Laban (yoghurt), labneh (strained yoghurt), Yoghurt, strained or not, is an important element in Levantine cuisine, eaten for breakfast, lunch, and dinner. One famous Levantine dish is labaneh mixed with crushed dry mint leaves, garlic, salt and sliced cucumbers. Laban can be eaten sweet or salted, and used for stuffed vegetables, meat stew, and fried kibbe.
Labneh is most commonly made of cows’ milk, which is available all year; it is also made from goats’ milk from April to September. It is either eaten alone or used as a filling for pita sandwiches. It can also be served as a light dish at dinner. Labneh is used as a spread on pita bread or Marouq bread. Olive oil, vegetables, mint, thyme, garlic or other spices are usually added to dishes and sandwiches. Labneh bil zayit (labneh in oil) is also very popular because the cheese can be kept for over a year. However, as it ages it turns slightly more sour. This is prepared by rolling the labneh into little balls the size of a nut and filling a jar with olive oil then filling it with the labneh balls. Labneh malboudeh is drained labneh.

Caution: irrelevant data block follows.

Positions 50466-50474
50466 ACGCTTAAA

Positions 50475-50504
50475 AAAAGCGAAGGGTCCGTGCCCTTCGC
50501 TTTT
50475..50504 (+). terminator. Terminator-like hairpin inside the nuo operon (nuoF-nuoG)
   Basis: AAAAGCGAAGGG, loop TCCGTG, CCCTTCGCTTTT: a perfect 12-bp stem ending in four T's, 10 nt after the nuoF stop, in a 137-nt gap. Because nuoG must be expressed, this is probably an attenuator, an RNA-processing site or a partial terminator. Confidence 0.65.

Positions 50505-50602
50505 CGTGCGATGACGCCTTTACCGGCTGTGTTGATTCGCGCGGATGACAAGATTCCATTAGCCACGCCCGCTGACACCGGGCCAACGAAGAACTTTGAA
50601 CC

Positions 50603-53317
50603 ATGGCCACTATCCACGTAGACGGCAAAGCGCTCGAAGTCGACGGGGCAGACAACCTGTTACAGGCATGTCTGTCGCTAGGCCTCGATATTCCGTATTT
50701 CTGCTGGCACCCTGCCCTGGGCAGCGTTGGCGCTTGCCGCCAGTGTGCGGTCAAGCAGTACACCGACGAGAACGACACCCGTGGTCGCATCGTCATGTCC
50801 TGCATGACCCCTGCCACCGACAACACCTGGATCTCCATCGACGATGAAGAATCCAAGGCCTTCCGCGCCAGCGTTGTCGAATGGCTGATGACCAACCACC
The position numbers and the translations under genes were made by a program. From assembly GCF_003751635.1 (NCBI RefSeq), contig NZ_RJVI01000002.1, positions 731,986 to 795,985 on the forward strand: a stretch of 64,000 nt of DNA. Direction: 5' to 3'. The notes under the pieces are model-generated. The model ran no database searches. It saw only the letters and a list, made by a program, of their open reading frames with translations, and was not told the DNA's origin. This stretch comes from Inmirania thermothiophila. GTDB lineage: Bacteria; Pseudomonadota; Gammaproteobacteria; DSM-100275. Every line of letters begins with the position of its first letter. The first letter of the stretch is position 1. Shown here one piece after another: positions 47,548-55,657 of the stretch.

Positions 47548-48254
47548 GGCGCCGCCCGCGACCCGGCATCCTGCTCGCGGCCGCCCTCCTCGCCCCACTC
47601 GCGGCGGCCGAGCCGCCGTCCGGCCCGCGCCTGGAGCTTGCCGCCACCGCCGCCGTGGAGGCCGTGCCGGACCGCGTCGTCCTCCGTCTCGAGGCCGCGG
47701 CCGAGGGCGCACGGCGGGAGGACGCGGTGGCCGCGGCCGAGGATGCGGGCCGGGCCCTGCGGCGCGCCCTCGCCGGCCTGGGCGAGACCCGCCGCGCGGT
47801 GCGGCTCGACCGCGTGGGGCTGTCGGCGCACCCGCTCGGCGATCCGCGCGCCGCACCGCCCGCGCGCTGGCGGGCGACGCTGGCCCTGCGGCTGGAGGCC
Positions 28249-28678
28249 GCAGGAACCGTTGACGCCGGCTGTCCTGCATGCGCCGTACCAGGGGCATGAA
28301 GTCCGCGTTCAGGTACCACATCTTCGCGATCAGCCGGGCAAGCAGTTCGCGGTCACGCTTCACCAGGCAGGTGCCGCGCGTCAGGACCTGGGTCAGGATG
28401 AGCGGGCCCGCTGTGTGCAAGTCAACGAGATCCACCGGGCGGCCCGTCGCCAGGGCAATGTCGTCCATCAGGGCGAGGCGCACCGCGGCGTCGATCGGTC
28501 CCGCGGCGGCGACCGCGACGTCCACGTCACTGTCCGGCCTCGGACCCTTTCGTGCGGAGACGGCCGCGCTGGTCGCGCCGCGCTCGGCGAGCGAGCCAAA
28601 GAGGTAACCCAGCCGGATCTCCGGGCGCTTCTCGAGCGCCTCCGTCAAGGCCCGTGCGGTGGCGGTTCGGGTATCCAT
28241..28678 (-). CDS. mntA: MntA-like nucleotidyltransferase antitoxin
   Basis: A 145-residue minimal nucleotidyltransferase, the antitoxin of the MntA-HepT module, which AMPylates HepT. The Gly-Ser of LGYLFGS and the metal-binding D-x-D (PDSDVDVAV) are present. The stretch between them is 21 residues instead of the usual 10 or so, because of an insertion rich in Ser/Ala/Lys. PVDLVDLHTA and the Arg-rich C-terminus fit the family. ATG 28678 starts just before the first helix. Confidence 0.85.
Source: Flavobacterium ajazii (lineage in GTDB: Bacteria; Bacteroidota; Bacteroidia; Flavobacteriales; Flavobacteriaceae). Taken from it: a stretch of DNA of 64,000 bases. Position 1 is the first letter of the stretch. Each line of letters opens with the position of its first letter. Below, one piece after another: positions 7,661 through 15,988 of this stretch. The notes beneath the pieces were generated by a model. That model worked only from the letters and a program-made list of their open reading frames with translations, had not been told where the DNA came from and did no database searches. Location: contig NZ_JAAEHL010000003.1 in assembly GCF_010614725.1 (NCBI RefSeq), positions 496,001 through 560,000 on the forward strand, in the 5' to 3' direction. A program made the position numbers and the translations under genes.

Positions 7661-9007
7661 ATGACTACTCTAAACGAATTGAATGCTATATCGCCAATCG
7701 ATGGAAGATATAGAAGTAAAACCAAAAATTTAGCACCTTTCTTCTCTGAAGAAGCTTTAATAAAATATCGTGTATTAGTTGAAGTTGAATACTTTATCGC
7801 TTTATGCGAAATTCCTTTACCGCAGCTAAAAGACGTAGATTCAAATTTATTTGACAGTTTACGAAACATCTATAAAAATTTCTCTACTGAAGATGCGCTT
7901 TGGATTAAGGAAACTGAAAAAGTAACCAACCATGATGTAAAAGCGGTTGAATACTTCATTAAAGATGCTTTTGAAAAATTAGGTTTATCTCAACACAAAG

In Egypt, yoghurt, both strained and unstrained, is called “zabadi” (“laban” meaning “milk” in Egyptian Arabic); some may call the strained variety “labnah” under Lebanese influence. Both strained and unstrained yoghurt are eaten with accompaniments both savoury (e.g. olives and oil) and sweet (e.g. honey) as a snack or breakfast item.